[GITLAB] — Just another SSRF issue.

Today I am going to talk about the second SSRF vulnerability that I have identified in Gitlab. Just to emphasize again that I’ve never considered seriously participating in bug bounty programs as a full-time job so I discovered all vulnerabilities by chance.

For the next few months, I am planning to spend a little bit more time on HackerOne in order to test myself and my knowledge. I think it is a good way to earn some extra money.

After reporting my first SSRF issue, I considered it worth spending some more time so I spent a few hours reviewing Gitlab’s functionality. I would rather conduct white-box testing because of the bigger possibility of finding vulnerabilities at all, but due to the lack of knowledge with Rails, I stuck to the Black-Box.

SUMMARY

The Gitlab Kubernetes page suffers from server-side request forgery due to improper restriction of the “API URL” field. This vulnerability could affect the application in such a way as to allow an attacker to perform ports scanning against the internal network or services.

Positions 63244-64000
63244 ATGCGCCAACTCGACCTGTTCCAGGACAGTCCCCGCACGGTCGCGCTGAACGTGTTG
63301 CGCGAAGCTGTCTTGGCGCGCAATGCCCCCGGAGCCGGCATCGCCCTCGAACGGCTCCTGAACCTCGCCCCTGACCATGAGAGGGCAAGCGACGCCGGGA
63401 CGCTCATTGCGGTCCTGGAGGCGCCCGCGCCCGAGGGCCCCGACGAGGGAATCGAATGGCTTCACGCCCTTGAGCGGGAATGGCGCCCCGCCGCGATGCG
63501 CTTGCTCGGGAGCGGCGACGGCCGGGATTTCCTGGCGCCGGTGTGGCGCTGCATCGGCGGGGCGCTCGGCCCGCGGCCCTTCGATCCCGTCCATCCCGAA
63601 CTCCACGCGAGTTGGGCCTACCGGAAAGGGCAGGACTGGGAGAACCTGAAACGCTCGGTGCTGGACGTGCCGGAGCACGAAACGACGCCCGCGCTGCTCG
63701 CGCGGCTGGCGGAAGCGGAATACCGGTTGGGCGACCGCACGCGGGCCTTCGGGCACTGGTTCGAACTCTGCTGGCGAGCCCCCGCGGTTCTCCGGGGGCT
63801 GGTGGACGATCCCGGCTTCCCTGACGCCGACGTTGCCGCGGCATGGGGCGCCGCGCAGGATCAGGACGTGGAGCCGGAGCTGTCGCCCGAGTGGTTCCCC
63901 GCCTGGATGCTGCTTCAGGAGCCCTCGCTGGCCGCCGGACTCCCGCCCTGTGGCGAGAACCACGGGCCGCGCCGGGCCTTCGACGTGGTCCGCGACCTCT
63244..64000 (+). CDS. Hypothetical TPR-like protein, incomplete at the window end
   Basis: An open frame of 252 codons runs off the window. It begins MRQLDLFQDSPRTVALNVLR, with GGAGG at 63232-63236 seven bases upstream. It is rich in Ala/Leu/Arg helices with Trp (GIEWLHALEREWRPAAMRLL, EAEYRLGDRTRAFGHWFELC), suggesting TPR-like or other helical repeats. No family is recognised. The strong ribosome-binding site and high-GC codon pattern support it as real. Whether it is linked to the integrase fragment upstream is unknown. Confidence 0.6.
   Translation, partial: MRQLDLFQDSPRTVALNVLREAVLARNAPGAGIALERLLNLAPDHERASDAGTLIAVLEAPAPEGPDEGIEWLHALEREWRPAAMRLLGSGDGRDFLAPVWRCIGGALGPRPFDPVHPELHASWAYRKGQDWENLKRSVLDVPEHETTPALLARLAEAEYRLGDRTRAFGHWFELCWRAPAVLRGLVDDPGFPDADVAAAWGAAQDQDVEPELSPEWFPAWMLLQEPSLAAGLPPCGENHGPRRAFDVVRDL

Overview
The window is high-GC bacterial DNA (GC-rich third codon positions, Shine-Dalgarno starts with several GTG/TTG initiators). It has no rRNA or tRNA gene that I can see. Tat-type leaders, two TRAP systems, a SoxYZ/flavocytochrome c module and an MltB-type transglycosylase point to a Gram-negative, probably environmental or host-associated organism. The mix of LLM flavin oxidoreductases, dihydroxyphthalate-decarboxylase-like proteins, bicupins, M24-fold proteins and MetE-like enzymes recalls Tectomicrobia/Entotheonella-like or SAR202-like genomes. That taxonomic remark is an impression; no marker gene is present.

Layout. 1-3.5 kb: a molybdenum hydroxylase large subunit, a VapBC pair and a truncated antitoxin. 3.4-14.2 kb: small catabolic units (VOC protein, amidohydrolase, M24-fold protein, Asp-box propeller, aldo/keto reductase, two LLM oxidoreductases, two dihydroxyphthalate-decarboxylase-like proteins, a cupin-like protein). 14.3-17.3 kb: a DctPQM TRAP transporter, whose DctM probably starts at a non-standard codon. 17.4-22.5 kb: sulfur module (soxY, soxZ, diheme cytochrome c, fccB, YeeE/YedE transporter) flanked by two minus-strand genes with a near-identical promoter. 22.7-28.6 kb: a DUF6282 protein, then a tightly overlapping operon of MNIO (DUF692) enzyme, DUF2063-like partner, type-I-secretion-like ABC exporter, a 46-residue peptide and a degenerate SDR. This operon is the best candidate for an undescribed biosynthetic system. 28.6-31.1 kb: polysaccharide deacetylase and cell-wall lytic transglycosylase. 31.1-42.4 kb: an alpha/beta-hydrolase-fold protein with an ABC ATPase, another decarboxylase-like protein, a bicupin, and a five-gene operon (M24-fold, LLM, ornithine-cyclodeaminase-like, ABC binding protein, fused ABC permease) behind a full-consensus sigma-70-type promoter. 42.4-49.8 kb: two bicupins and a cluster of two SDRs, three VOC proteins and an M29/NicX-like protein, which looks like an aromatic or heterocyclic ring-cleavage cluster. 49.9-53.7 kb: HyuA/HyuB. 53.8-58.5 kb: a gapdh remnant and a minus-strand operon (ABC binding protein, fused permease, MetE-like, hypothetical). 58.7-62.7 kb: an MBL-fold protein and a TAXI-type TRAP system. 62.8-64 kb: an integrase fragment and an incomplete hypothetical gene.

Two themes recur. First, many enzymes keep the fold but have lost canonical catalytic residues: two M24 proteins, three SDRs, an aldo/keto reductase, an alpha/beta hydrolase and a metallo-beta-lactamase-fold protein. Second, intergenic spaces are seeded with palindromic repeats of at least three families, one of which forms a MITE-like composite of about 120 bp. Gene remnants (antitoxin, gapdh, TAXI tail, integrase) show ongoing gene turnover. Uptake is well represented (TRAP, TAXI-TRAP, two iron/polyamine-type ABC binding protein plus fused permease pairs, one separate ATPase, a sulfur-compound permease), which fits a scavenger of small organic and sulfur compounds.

Steps to reproduce

1. Create a project.
2. Open the newly created project and go to the “Operations -> Kubernetes” page.
3. Open “Add Kubernetes cluster”.
4. Go to the “Add existing cluster” page.
5. Fill in the “API URL” field with the following value “http://localhost:22”.
6. Press “Add Kubernetes Cluster”.
7. In order to be able to see the output, you will need to open the “Monitoring Page”.

Output — Monitoring Page

wrong status line: "SSH-2.0-OpenSSH_7.4p1 Debian-10+deb9u4"

The output confirmed that there was SSRF vulnerability.

Gitlab board decided to reward me $1,000 for this report.

Get the Medium app

A button that says 'Download on the App Store', and if clicked it will lead you to the iOS App store
A button that says 'Get it on, Google Play', and if clicked it will lead you to the Google Play store